Dr. Rumora’s laboratory is part of the H. Houston Merritt Center for Neuromuscular and Mitochondrial Disorders, the Center for Motor Neuron Diseases, and the Naomi Berrie Diabetes Center. Her lab studies the impact of dietary fatty acids on peripheral neuropathy in prediabetes and diabetes. Peripheral neuropathy is a debilitating and prevalent complication of type 2 diabetes and prediabetes resulting from damage to sensory neurons, but the molecular mechanisms that underlie the development of this complication are unknown. A major focus of the Rumora lab is to understand the effect of dietary fatty acids on molecular changes that regulate mitochondrial biology, transport and function in primary sensory neurons. They use a combination of in vivo murine models of diabetic and prediabetic peripheral neuropathy and in vitro cell culture models to assess the impact of fatty acids on mitochondrial biology. They found that a high-fat diet rich in saturated fatty acids leads to peripheral neuropathy in murine models of prediabetes, whereas switching these mice to a high-fat diet rich in monounsaturated fatty acids restores nerve function. Similarly, saturated fatty acids result in a loss of mitochondrial transport and function in cultured sensory neurons that is restored with monounsaturated fatty acids. They are currently assessing the potential role of sphingolipid and post-translational modifications as modulators of mitochondrial changes in sensory neurons.
For a complete list of publications, please visit PubMed.gov.
Dr. Amy Rumora: PI, is an assistant professor of Neuroscience at CUIMC. Dr. Rumora earned her PhD in biochemistry from the University of Vermont in 2014. She then completed her postdoctoral fellowship in the laboratory of Dr. Eva Feldman at the University of Michigan from 2014-2021 studying the role of mitochondrial dysfunction in diabetic neuropathy. During this time, she discovered that dietary saturated and monounsaturated fatty acids differentially regulate nerve function in murine models of prediabetes. She was awarded the NEURODIAB Young Investigator Oral Presentation Award in 2016, a Ruth L. Kirschstein Postdoctoral Independent National Research Service Award in 2017, and a K99/R00 Pathway to Independence Award in 2019. Her laboratory is currently funded by the NIH and the CUIMC Naomi Berrie Diabetes Center.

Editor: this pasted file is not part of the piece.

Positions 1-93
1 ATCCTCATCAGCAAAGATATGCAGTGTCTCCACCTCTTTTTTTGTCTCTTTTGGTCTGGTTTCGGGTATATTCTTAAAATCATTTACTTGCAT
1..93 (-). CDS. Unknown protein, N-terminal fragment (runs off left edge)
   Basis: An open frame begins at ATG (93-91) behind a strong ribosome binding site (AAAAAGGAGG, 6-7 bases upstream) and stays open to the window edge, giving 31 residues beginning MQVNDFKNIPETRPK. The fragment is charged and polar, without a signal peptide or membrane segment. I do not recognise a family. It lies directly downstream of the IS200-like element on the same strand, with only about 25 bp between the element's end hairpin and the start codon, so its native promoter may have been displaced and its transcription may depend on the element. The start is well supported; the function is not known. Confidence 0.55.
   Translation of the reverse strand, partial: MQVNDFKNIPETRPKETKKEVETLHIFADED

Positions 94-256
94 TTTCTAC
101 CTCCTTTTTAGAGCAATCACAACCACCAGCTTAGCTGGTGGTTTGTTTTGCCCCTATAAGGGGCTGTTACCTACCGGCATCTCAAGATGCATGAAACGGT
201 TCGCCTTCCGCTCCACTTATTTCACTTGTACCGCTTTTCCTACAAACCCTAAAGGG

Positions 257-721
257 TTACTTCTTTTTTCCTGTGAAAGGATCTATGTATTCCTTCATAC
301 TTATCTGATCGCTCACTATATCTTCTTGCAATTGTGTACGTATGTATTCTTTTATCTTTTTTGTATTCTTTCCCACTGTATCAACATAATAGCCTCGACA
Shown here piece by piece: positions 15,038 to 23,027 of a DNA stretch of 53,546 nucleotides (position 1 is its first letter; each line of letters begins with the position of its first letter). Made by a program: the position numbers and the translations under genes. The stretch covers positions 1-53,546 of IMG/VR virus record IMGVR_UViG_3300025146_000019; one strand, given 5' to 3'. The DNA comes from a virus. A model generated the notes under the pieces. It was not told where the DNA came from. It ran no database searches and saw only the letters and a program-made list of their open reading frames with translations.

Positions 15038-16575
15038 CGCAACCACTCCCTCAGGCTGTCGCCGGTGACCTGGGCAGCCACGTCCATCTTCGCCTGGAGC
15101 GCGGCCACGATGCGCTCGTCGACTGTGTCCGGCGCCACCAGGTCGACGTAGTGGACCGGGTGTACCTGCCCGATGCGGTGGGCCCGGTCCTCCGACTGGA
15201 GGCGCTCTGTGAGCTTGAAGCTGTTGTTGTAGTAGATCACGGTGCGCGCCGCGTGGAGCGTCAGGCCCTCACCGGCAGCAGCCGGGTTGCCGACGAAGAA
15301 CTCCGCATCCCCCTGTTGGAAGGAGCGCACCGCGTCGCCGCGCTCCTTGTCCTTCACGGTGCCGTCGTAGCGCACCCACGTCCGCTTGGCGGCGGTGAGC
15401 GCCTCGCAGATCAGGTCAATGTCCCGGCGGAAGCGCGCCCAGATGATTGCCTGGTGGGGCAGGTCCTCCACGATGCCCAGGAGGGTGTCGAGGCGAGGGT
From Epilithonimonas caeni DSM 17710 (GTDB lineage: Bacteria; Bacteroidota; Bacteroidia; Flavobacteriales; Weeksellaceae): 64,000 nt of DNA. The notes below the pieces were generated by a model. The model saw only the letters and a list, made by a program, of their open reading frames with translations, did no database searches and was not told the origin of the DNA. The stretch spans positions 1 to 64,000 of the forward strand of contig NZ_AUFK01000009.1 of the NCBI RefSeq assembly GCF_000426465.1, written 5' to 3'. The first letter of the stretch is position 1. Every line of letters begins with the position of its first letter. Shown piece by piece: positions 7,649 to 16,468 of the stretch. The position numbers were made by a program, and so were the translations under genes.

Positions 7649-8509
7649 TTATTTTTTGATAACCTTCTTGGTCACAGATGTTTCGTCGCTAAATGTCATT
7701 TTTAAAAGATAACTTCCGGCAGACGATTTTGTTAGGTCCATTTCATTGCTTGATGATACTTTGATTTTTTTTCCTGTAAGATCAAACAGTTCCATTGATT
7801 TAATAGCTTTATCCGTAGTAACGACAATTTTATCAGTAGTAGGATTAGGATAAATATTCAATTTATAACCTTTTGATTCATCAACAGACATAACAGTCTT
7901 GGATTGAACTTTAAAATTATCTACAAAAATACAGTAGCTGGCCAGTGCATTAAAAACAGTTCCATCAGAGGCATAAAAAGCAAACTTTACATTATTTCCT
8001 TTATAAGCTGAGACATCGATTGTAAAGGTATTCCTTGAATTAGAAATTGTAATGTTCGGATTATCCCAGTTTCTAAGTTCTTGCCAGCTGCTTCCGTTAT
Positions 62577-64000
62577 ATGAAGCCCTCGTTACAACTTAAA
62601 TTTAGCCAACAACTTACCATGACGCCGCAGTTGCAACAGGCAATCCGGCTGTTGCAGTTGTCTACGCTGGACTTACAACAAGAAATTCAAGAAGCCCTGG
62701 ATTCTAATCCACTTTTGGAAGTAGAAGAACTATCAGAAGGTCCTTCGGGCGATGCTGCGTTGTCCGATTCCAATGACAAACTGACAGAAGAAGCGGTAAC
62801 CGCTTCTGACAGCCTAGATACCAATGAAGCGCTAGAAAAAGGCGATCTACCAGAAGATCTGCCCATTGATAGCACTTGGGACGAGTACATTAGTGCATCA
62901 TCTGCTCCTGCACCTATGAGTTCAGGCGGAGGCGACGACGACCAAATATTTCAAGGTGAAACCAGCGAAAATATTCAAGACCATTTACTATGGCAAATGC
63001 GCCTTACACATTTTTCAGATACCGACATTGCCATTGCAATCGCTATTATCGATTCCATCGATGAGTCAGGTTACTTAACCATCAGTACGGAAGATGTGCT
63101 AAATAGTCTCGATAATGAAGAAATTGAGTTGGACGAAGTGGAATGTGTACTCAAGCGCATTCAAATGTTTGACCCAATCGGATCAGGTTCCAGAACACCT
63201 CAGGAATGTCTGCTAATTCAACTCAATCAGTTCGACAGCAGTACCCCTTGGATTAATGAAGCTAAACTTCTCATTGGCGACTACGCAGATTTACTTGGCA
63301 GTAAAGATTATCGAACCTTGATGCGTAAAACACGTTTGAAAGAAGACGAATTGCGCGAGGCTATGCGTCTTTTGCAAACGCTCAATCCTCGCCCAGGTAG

Nicolette Scott: Master’s student and technician, Nicolette Scott obtained her B.S. in Biology from Saint Peter’s University in 2021. She is currently a laboratory technician in the Rumora lab and a master's student at Columbia University's Institute of Human Nutrition. Nicolette’s research is focused on understanding the impact of dietary fatty acids on peripheral nerve inflammation in murine models of prediabetic neuropathy. She recently earned the prestigious Berrie Junior Collaborative Fund Research Award to assess the role of Kif1a mutations in mitochondrial dysfunction associated with peripheral neuropathy development in murine models.
Qinyue Wang: Undergraduate research student, Qinyue is a senior undergraduate research student in a Dual BA Program between Trinity College Dublin and Columbia University, majoring in Biomedical Science and Neuroscience and Behavior. She studies the role of sphingolipid metabolism in regulating mitochondrial transport and function in diabetic neuropathy.
Sofia Gaydos: Undergraduate research student, Sofia is a sophomore undergraduate research student majoring in Neuroscience & Behavior at Columbia University. Her research focuses on post translational modifications to the microtubules in sensory neurons that contribute to a disruption in mitochondrial transport in diet-induced neuropathy.
Anisa Thompson: Undergraduate research student, Anisa is a sophomore undergraduate research student majoring in Biochemistry at Columbia University. Her research is focused on understanding the effect of dietary fatty acids on mitophagy in diabetic neuropathy.
Salvatore DiMauro, MD
- Professor Emeritus of Neurology
Darryl C. De Vivo, MD
- Professor Emeritus of Pediatrics